If you get a chance, be sure to watch (or at least listen) to the video.
This session with Rob Witoff at Coinbase from March 6, 2017 details how the startup is growing its technology with the interest in cryptocurrencies. The nine month distance in timing gives more perspective in light of recent events. Things are constantly evolving with Bitcoin, but just look at the comments relevant to the week the video was published on November 30, 2017. While cryptocurrency is its own fascinating discussion, the engineering culture at Coinbase is of paramount importance to the company and worth investigating.
Engineering Velocity requires tools and guardrails to empower engineers to work without fear.
And what is the Coinbase engineering velocity? Devs deploy an average of 4 times per week and 16 times a month. This rate of code movement requires heavy investment in testing and tools to ensure changes are good. Not every deploy succeeds (by design) and each failure is an opportunity to improve the product. Bugs in successful deployments is an opportunity to improve the deployment pipeline, and catch similar errors in the future.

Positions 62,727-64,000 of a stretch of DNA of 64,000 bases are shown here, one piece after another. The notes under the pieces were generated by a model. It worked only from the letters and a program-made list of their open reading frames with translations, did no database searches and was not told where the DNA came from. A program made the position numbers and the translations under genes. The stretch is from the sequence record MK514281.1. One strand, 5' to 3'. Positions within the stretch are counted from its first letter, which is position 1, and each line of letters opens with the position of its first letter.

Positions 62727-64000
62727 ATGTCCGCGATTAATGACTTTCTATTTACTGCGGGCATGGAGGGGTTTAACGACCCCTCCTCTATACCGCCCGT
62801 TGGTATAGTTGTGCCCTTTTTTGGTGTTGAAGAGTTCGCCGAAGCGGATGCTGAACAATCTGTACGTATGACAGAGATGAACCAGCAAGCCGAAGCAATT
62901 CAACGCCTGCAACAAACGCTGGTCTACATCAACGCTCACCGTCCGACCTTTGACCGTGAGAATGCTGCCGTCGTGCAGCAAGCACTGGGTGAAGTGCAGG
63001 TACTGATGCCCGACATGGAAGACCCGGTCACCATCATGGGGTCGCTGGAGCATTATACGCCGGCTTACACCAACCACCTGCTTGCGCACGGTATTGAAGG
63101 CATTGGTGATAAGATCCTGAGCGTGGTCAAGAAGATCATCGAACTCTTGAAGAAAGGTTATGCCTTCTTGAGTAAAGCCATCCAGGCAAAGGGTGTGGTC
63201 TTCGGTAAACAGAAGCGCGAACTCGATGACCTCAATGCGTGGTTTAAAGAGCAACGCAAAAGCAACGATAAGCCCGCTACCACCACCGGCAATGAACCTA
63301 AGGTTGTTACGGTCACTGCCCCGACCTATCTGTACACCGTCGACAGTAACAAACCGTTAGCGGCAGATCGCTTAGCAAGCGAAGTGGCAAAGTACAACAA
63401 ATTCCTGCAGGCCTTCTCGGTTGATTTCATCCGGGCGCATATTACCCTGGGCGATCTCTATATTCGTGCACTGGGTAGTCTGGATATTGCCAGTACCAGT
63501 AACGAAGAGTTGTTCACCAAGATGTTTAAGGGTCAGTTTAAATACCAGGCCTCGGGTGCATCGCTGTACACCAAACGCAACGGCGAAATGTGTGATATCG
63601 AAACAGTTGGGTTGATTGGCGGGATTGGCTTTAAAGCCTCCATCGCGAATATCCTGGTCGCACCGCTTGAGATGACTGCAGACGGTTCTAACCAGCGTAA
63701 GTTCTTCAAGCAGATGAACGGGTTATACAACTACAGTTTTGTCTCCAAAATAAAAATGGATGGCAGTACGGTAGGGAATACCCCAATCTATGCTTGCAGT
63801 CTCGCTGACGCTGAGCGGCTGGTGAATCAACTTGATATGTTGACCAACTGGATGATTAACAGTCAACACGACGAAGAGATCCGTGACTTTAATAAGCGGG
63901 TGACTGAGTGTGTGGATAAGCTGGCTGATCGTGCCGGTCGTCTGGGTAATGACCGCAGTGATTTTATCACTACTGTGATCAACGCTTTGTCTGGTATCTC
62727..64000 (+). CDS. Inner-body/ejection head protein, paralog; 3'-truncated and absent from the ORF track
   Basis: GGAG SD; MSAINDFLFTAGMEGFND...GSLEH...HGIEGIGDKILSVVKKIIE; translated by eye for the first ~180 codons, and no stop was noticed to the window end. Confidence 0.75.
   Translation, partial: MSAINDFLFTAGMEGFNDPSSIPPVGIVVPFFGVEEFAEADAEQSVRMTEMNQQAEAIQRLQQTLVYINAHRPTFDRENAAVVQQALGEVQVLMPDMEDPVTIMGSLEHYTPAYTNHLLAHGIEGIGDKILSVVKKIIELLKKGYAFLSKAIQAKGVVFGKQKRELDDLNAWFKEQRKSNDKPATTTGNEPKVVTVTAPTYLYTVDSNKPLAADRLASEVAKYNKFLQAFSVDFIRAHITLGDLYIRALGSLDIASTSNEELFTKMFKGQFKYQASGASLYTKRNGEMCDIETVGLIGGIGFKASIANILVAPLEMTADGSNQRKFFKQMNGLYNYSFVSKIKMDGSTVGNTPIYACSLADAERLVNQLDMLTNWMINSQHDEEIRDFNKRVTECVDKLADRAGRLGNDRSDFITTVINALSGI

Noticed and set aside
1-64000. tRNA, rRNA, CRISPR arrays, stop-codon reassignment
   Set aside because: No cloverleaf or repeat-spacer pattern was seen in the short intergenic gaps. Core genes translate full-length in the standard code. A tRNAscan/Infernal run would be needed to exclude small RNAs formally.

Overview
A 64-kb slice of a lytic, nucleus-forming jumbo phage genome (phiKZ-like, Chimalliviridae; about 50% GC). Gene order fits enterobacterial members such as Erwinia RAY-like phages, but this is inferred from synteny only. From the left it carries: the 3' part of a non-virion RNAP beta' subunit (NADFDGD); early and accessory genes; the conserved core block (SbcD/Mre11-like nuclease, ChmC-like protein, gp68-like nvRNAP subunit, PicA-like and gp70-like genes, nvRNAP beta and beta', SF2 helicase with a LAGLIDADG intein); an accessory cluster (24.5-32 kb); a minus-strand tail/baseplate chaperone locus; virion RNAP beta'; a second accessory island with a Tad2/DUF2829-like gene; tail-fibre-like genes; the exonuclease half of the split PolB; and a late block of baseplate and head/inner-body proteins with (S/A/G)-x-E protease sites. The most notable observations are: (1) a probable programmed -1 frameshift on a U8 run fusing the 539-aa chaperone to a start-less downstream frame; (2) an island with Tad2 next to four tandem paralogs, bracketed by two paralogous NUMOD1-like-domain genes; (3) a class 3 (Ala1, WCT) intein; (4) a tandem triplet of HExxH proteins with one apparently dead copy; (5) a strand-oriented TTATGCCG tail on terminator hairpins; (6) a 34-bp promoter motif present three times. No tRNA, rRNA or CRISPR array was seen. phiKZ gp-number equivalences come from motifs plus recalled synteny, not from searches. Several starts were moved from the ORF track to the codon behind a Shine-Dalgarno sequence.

Coinbase avoids a culture of blame to ensure people have the freedom to learn and grow. The engineering systems support this ideal and allow the company to scale. People like to compare market caps of Bitcoin and publicly traded companies, and we’ll have to see if the culture at Coinbase allows it to scale similar to Netflix
Again, I won’t spoil it all, as it’s worth the watch.
The InfoQ youtube channel used to be NewCircle. NewCircle specialized in tech training videos, and InfoQ has a similar focus. I originally subscribed to the NewCircle channel, and when the channel switched over to InfoQ I was happily surprised by the new QCon session videos.